#AtoZChallenge | J is for the Jetty at Camp Ellis and Winter Storms

When you step onto the jetty and look out, it’s impossible to tell how far it goes as the end blurs with the horizon. Growing up in Saco, I visited the jetty in Camp Ellis often and have scrambled along the rocks towards that end point but I’ve never walked the entire jetty.

I have what is probably a revisionist memory from my one of my early visits to the jetty as a child. My cousins and I were given permission from our parents to walk to the jetty on our own.  We had never gone alone so it was a big deal. It was a short walk up the beach and to the jetty.  Playing on the rocks could be dangerous but we promised to be careful.  My youngest cousin, who is five years younger, tagged along with us. When we were done exploring, she was not ready to leave, so we left her on the rocks. She made it home safely, but our parents were not happy with our decision to leave her behind. Our next solo visit was not until a few years later when we could be trusted to make better choices.

While fun to explore as a child, and a beautiful spot to visit as an adult, the jetty itself is problematic. It has caused significant beach erosion to the surrounding area impacting many of the local homes.

It was originally built by the U.S. Army Corps of Engineers and intended to stabilize the entrance to the Saco river so that ships could navigate the river more easily. While the intentions were good, it has caused major issues and significant damage to the nearby beach areas.

“The jetty has altered the dynamics of wave action, currents and sand drift, subjecting Camp Ellis to punishing forces during storms and extremely high tides. The beach has eroded over time, and streets and houses have washed into the sea, causing millions of dollars in damage to public and private property.”1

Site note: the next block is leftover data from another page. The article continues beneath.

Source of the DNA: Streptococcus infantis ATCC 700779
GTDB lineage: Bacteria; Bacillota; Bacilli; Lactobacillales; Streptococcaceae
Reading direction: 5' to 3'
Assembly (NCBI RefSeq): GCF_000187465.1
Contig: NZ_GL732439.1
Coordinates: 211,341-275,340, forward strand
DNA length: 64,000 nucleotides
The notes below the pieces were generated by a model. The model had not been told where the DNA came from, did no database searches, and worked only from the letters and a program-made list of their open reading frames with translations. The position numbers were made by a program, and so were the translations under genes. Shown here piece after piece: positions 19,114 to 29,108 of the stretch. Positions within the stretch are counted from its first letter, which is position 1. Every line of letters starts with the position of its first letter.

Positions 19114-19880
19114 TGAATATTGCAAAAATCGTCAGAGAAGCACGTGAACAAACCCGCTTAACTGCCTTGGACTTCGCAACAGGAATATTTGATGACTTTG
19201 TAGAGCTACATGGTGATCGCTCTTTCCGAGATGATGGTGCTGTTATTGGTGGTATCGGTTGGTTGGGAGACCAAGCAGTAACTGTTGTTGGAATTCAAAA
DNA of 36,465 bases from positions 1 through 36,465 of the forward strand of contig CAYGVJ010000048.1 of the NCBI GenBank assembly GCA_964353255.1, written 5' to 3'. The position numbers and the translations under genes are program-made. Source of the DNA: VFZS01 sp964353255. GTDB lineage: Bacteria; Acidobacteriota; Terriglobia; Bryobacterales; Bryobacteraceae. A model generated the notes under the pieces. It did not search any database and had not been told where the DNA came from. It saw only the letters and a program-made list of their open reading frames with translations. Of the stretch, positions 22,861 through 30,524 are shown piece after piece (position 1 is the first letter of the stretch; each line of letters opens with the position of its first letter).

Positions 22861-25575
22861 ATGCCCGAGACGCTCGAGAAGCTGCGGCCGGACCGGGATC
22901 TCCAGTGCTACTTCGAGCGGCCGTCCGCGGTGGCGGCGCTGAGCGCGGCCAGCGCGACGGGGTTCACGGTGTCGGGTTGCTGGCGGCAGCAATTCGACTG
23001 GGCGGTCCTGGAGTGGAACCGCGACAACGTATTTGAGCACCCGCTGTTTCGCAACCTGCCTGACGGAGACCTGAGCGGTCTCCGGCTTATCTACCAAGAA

My own family has a home close to Camp Ellis and we too have seen the impact to our beach over time.  Our brutal winter nor’easters can be especially hazardous to the area.

It’s an incredibly complex situation. The city of Saco and the U.S. Army Corps of Engineers have been discussing solutions for many years but so far none have been implemented and homes continue to be lost.

Do you have any jetty’s where you live? Have they impacted the surrounding area?

Jetty Camp Ellis (1)

Here are some pictures my sister-in-law took of the beach areas a few days after our last big winter storm.


1https://www.pressherald.com/2013/08/11/camp-ellis-fix-moving-forward-on-a-wave-of-uncertainty_2013-08-11/

I’m participating in a Blogging A-Z Challenge for April 2018. I will be posting new content every day this month except most Sundays. Each post is associated with a letter of the alphabet, starting with A and ending with Z. My theme for the challenge is Winters in Maine. To read more of my A to Z posts, click HERE.


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29 thoughts on “#AtoZChallenge | J is for the Jetty at Camp Ellis and Winter Storms

    • Weekends in Maine says:

      They are similar although I think breakwaters are designed to protect a harbor and jetties are usually by an inlet and designed to allow for navigation. They both have impacts on the shoreline though. I agree that most things have pros and cons which is why finding the right solution can be so challenging. Rockland is beautiful!

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  1. Diane says:

    I absolutely love Maine! Husby and I have visited a few wonderful times. I don’t think there is a season that isn’t beautiful there!